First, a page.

Ari Brown

Regal Theater, Chicago, IL
Wednesday, July 28, 2010

Ari Brown & Yosef Ben Israel
Ari Brown & Yosef Ben Israel (Farrad Ali)

Story by Carrie Miller and photos by Farrad Ali and Jane Huh, Copyright 2010

Chicago's top living tenor sax player, Ari Brown, was last Wednesday's act at "Jazz'n at the Regal," Drummer Charles Heath's project to help bring jazz back to the South Side.

Brown recalled watching Miles Davis and Sonny Stitt at the original Regal Theatre at 4719 S. Parkway Blvd., which also played host to Duke Ellington, Count Basie, Louis Armstrong, among many other greats before it closed in the 1960's. The new Regal is in the former Avalon Theater, a gorgeous Moorish-inspired building that opened in 1927 at 79th and Chicago Avenue, now featuring top-tier acts every Wednesday night with a wallet-friendly $10 cover. Recently featuring Dee Alexander and Henry Johnson, the show is on a work-night friendly schedule as well: doors open at 6 and the show is from 7 to 10.

"I travel all over the world," Brown said, "but finding a place to play jazz on the South Side is one of the hardest things you can really do."

He applauded the efforts of Heath, who toured for two years as a drummer with The Color Purple before returning to Chicago to embark on his current venture.

More than 75 jazz fans also appreciated hearing Brown play - many of whom came mere blocks to catch the two-set show instead of traveling to the Loop and northwards.

"I love it," said Rostelle Reese. "We are people of color and these are our people doing our thing; we don't have to go downtown any more."

Brown certainly did his thing, along with his standard lineup: brother Kirk Brown on keys, Yosef Ben Israel on bass, Avreeayl Ra on drum kit and Dr. Cuz providing additional percussion.

They warmed up with the Henry Mancini standard, "Days of Wine and Roses," followed by two tunes popularized by John Coltrane, "Softly as in a Morning Sunrise" and "Lonnie's Lament." The sometimes-chatty Brown primarily let his horn do the talking for him on Wednesday, leaving the stage frequently to cede the spotlight to the rest of the band. Kirk Brown was at his expansive best, perhaps, on their fourth number, Duke Ellington's "In a Sentimental Mood.' A shaman shake of Dr. Cuz's bells near the end of the tune helped punctuate the song's magic.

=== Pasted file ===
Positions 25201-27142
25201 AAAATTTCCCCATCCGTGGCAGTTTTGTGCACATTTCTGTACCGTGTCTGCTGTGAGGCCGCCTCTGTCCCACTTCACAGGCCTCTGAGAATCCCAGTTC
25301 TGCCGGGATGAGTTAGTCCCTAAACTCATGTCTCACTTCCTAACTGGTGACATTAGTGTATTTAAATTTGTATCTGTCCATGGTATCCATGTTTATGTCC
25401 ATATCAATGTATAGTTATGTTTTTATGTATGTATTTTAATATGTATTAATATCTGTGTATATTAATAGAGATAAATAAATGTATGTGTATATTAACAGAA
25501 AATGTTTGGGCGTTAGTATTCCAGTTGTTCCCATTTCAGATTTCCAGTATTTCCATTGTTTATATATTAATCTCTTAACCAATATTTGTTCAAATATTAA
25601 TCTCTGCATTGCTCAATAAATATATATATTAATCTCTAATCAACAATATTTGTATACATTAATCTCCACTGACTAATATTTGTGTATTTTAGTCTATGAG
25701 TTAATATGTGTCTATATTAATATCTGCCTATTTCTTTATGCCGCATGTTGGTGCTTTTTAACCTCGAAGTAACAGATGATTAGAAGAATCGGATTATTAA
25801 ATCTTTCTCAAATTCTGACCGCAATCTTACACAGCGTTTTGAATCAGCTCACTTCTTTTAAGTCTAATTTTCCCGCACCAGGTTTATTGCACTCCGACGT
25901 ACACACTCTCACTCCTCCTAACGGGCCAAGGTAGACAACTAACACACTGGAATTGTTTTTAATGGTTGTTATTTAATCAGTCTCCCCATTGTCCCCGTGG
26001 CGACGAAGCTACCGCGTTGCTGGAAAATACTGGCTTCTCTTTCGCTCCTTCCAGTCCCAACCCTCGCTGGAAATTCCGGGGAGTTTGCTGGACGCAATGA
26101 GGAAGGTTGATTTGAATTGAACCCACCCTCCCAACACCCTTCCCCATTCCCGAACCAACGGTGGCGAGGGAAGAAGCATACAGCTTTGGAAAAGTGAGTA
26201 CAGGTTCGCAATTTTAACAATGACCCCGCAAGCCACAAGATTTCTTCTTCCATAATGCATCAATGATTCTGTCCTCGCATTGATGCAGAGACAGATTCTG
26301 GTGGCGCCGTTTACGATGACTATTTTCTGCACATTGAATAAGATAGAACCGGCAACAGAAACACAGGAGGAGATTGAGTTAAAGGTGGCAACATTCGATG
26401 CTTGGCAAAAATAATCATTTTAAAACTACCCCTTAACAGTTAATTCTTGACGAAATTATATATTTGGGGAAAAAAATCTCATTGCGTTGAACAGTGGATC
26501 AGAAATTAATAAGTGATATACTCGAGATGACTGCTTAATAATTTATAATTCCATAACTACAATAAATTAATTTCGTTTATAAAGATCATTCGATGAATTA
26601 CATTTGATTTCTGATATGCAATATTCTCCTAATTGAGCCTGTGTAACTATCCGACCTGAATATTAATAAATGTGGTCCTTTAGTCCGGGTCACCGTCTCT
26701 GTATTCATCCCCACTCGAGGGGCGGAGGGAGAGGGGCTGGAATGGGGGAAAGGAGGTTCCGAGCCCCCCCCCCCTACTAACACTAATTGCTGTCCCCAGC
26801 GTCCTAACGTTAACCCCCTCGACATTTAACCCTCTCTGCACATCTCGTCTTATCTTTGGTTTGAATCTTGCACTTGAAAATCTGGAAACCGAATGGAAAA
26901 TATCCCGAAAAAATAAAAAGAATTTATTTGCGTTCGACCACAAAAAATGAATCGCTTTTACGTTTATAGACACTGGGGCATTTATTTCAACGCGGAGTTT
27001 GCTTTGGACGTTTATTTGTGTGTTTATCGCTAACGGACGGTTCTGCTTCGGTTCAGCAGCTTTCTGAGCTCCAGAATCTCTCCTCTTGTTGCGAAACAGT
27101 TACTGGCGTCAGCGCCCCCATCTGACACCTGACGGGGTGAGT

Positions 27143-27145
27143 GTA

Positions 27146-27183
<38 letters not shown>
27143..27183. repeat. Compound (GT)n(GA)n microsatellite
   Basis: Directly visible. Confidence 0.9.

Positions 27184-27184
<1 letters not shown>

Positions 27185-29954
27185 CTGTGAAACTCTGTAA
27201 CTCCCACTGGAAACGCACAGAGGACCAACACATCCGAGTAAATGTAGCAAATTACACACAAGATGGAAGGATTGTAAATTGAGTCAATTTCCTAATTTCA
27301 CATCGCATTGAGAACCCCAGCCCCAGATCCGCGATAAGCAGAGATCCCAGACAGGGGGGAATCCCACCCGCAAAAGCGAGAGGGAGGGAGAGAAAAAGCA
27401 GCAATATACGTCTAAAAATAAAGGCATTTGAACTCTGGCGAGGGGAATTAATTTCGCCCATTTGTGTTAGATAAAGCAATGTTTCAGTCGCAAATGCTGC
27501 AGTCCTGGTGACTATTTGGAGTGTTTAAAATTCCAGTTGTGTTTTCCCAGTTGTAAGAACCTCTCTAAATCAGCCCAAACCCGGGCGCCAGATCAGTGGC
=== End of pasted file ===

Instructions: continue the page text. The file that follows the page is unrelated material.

Frequently referred to as a "multi-reed" master, Brown proved it on the closing numbers of each set, ambidextreously rapid-fire fingering both the tenor and soprano saxes first on the original number 'Where Do You Want to Go," and later, bringing down the house and closing the show with "You Don't Know What Love Is." The awesome feat twice extracted an ovation from the crowd.

The second set opened with a haunting rendition of "What a Wonderful World," again featuring extended Kirk Brown extended piano solos and an inventive turn or two by Ben Israel. Following that was a sometimes gentle, sometimes frenetic rendition of Mr. P.C. and a soprano-sax turn by Ari Brown on "Shorter's Vibe," with brother Kirk playing firm stride. The audience was moved to ovation by the penultimate song, "Sincerity," from the group's first album, with the brothers Brown taking generous turns on lead.

"You stop that," one woman to my left called out as Ben Israel passionately plucked the strings during his bass solo, giving the evening a feeling of a church-tent revival. Others chimed in with encouragement and directions.

Dr. Cuz and Ra worked in enthusiastic synch throughout the night, and were especially engaging during the numbers with a Latin flavor as Cuz worked the congas and Ra layered intricate rhythmic patterns over the top with several cowbells. Ra also wowed with his infrequent solos and some flashy cross-handed cymbal work.

The beautiful elaborate mosaic tiles in the lobby area were an exotic backdrop for the music and for the delicious and ridiculously affordable $5 per plate soul food dinners of baked chicken, rice and string beans. But they aren't an ideal acoustic backdrop. Sitting at the 15 feet of tables surrounding the stage, the sound was good, but nearer the back the hard tiles and high ceilings seemed to suck air from the band's boundless energy.

Heath is hopeful the steadily growing crowd continues to do so, which would allow him to book internationally acclaimed acts at least once a month - and move the entire party into the more sound-friendly main stage area.

For upcoming shows go to www.chicagoregal.com.

Photos in body of text above by Farrad Ali

Ari Brown (Farrad Ali)

Avreeyal Ra (Farrad Ali)

Kirk Brown (Farrad Ali)

Dr. Cuz & Kirk Brown (Farrad Ali)

Photos below by Jane Huh

Check out other recent concerts reviews and photos

Return to jazzchicago home